The Sonos Ray Isn’t for Soundbar Die-Hards, but It’s for Literally Everyone Else

The Sonos Ray is not for Soundbar Die-Hards, but for literally everyone

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I have some pretty bad news. For the next 1500 words or so, I’m not going to give you a reason to… not buy the Sonos Ray soundbar.

The Sonos Ray is cheap. It sounds great. And it’s perfect for those looking to boost the sound of a budget TV.

The Sonos Ray Soundbar

Sonos Ray announced just a few weeks ago† Despite Sonos making some pretty kick-ass sound systems, Ray is not for the soundbar enthusiast. Rather, it’s for those of you who want a better sounding streaming experience but don’t want to spend more than the TV is worth on a soundbar. It is for those of us who live in apartments with small living rooms. Or those of us with a bad-sounding TV with acceptable picture quality sitting atop a chest of drawers in our bedroom.

It was inevitable that Sonos would go ahead with a budget offer. The speakers have been praised for their relative room-filling sound for over a decade. We suspected the Sonos Ray soundbar was coming, thanks leaked last month touting this thing as the entry-level model next to Sonos’ $699 radius 2 and the $1,499 Bow† The Sonos Ray comes in just over half the price of the Beam 2, at $399.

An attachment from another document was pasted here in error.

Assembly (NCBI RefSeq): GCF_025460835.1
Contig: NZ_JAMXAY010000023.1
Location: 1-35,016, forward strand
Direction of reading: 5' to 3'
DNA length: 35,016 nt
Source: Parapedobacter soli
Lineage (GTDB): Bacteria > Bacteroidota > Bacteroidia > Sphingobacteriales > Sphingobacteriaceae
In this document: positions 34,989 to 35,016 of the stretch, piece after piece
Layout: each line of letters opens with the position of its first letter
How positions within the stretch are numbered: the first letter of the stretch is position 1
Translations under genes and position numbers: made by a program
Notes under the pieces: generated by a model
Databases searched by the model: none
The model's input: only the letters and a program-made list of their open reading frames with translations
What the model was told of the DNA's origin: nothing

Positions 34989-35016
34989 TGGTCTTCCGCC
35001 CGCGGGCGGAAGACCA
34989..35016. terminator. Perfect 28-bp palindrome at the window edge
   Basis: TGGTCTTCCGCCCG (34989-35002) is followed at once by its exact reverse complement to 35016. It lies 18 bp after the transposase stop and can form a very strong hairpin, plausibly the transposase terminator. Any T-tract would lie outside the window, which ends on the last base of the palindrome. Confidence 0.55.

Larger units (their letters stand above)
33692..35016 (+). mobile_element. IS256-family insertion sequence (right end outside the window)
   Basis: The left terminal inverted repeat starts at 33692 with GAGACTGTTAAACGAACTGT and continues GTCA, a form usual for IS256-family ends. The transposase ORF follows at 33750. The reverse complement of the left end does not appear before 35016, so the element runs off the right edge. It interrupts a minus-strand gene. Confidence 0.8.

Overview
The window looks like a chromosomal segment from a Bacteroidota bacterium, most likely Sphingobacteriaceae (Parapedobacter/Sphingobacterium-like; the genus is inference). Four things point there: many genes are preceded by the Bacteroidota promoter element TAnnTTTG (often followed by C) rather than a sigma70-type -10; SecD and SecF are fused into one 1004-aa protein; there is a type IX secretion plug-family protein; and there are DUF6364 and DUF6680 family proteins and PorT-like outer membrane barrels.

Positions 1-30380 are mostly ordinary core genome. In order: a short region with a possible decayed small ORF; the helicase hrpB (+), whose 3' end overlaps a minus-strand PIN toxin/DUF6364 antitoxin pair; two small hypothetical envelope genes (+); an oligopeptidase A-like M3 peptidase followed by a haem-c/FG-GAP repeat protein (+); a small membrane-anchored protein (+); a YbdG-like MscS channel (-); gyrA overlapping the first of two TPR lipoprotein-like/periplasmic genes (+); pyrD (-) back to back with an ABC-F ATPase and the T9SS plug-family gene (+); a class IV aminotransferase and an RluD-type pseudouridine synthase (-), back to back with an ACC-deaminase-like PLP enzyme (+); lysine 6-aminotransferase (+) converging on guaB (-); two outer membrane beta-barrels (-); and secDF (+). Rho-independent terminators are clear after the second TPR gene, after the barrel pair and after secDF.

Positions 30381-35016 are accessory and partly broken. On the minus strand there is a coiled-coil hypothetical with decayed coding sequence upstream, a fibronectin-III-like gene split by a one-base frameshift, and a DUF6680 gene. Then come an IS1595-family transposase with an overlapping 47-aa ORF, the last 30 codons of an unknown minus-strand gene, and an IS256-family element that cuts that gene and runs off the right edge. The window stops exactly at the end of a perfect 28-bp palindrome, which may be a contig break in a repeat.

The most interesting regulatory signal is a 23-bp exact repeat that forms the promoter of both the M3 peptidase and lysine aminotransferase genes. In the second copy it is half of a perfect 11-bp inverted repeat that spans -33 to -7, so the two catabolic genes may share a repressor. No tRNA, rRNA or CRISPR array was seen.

When Sonos unveiled this little thing, I got to experience the sound during a briefing. But I’ve had Ray in the TV nook of my Sydney apartment for a week now and I really can’t fault it.


The Ray has two cables: one is optical that you run from the TV to the soundbar and the other is the power cable. Once these are connected, you will need to download the Sonos app to set up the soundbar. If you do not want/cannot set up the soundbar via WiFi, there is an Ethernet port.

Image: Asha Barbasschow/Gizmodo Australia

I didn’t exactly have the smoothest experience because the Ray was half set up on a different network, on a different TV. Factory resetting Ray solved my problems (I had to google how to do that though). The app makes setup easy, but the process from opening the box to hearing Jughead’s soothing voice Riverdale via Ray took 31 minutes. This included installing an update. You must also have a Sonos account, which also takes into account the time.

sonos ray
Screenshot: Sonos/Gizmodo Australia

true play

One feature I’d definitely recommend you set up is Trueplay, although walking around the living room and letting the app listen to the space resulted in massive judgment from my cat. Trueplay measures how sound is reflected off walls, furniture and other surfaces in a room, then tunes your Sonos speaker to make sure it sounds great.

sonos ray
Screenshot: Sonos/Gizmodo Australia

You need the Sonos app